Servant leadership and a long-term vision key to restore trust in leadership

South Africans are losing trust in their leaders – the BMF’s Monde Ndlovu looks to his late father for inspiration


South Africans are losing trust in their leaders the BMF’s Monde Ndlovu looks to his late father for inspiration as to how we can fix that.


In conversation, Monde Ndlovu doesn’t shrink from making it clear how large his late father looms in his life.


Renowned and beloved, Maduke Lot Ndlovu was a prominent South African businessman. Outside his inner circle, he is known for serving as CEO of the People’s Bank division of Nedbank, Executive Director of Nedcor (Nedbank Group), and for reviving the fortunes of an ailing Black Management Forum (BMF) in the early 1990s. To his son – who shares his Biblical second name – Ndlovu senior is so much more. For one thing, for the young Monde, his father came to define what ‘business’ and ‘leadership’ are. It meant, he explains, a briefcase, a diary, a business suit, and of course a boardroom, where his father would occasionally have him sit in on meetings. But more than that it came to mean a level of integrity and service.

In time, Ndlovu would follow in his father’s other footsteps. He too now serves in the BMF, currently as the organisation’s head of advocacy and thought leadership. He also shares his father’s faith in the power of business training and education. Like his father Ndlovu would study at the University of South Africa, but turned to Henley Business School for his Postgraduate Diploma in Management Practice and Management and, immediately after, his international MBA.

“I’ve always had that drive to build my leadership competencies,” he says. “And in order to make a difference as a leader – which I wanted to do – and give myself the opportunities to lead, I knew that I needed to build my skills base.”

But while the battle to advance equity in the workplace is far from over, another key challenge is facing leaders in South Africa right now: people are losing their faith in them. Afrobarometer reports that South Africans no longer trust their leaders, state structures, the judiciary, the country’s broadcasters, political parties, the police, and even their traditional leaders. And if the 2022 Edelman Trust Barometer is to be believed – for now – they are placing more trust in business leaders but only just.

To restore trust, South Africa needs a particular brand of leadership that will nurture true transformation in the country, insists Ndlovu. Taking a page from his father’s handbook and his business studies, he suggests aspiring leaders could consider these three leadership tenets if they want to make a real contribution to the country.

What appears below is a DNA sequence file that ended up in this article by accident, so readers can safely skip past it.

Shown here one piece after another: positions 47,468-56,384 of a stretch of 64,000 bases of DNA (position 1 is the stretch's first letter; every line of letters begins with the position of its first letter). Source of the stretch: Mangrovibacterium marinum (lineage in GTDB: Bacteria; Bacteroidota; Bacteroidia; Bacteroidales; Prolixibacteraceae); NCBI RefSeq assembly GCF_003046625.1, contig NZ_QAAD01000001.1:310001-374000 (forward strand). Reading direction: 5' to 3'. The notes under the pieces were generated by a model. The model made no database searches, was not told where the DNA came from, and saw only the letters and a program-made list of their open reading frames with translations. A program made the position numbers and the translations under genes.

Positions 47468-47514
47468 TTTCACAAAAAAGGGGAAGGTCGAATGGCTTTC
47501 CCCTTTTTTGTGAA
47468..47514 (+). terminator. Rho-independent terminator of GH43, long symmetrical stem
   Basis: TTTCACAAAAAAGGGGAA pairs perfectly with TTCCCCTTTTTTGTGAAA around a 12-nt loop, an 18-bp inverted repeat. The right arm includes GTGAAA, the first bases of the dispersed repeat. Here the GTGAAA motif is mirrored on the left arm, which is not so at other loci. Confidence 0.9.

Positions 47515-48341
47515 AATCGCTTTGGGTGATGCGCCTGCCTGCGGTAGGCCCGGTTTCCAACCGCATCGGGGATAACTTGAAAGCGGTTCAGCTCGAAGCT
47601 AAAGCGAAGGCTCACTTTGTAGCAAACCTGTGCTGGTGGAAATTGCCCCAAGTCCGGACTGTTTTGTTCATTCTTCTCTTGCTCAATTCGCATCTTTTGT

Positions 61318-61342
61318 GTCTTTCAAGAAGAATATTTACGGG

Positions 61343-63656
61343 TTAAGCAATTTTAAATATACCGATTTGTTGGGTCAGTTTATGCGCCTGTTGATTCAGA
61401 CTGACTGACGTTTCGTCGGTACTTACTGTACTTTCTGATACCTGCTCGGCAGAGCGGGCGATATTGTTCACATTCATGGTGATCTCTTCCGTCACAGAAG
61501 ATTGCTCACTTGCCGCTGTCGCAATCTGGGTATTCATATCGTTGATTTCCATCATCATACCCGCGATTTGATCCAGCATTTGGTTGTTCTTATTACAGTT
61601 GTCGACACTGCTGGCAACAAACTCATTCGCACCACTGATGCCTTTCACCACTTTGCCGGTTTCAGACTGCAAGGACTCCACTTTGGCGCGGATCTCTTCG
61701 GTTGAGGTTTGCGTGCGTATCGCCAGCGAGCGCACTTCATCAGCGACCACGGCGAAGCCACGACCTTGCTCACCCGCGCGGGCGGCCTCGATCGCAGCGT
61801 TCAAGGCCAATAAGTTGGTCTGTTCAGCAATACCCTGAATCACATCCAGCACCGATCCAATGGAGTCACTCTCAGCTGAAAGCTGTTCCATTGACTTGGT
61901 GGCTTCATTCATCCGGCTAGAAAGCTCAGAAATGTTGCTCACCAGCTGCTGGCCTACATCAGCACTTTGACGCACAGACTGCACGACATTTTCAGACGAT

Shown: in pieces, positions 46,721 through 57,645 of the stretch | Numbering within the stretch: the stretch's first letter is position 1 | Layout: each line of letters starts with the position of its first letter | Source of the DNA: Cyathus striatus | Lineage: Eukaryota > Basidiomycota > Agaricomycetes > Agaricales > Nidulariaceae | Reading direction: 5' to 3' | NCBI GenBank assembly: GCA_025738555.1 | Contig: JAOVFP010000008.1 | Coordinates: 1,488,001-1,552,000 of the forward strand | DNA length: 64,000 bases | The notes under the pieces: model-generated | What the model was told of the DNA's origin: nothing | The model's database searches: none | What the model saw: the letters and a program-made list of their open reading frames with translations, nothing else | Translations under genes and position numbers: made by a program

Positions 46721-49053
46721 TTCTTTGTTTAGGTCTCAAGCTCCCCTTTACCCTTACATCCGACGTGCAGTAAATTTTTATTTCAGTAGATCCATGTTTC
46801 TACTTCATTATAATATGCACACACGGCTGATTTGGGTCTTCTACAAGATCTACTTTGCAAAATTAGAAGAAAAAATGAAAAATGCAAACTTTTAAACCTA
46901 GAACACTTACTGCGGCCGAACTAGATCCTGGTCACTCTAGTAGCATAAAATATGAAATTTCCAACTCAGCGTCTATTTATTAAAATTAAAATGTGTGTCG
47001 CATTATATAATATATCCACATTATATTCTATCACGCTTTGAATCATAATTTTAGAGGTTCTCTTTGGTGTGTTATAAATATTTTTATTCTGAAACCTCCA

1. Service to others comes first

While the leader is often cast in the light of the hero, Ndlovu believes that being a true leader means being committed to others. “Leadership is all about service, whether you’re the CEO of a business or the director of a public service institution – you are serving others, be it your electorate or your shareholders,” he says.


The originator of the term “servant leadership”, Robert Greenleaf, defined the servant leader as one whose aspiration to lead is rooted in a desire to serve others. What distinguishes servant leaders is the care they take to make sure other people’s priorities are being met. And to get things done they need to build trust and influence in the organisation rather than give orders.

  1. Focus on what unites rather than divides us

South Africa is famously a rainbow nation, but in recent years, many have sought to divide rather than unite us, says Ndlovu, But taking a cue from his training in spiral dynamics at Henley Business School he says, “I would encourage leaders to, rather than focus exclusively on the differences between them and those they lead, develop an appreciation of the universal value systems they share with others. Those commonalities could help to overcome the divides between South Africans in the workplace and beyond.”


The spiral dynamics model, developed by Don Beck and Chris Cowan and based on the work of psychologist Clare Graves, describes the evolutionary development of individuals, organisations and societies and has a particular resonance with South Africa, says Ndlovu. “It was a real eye-opener to discover that Dr Beck had worked with political, business and religious leaders in South Africa – Nelson Mandela included – for some two decades, well before and after the transition to democracy.”


  1. Keep your eye on the prize

Another business school concept Ndlovu shares is that of ‘cathedral thinking’ – an approach that demands a long-term vision that is committed to sustainable implementation. “This means we have to build generational leadership where values and goals are passed on from generation to generation – as my father passed his values on to me – and rebuild purposefully,” Ndlovu says.


“Just as apartheid and the harms it did were built up over time, so too must the new South Africa be rebuilt one brick at a time. We have wasted too much time and have fallen behind already, but with a commitment to a single-minded objective of a more equal and harmonious South Africa, this is what leaders – and those they lead – must commit themselves to.”

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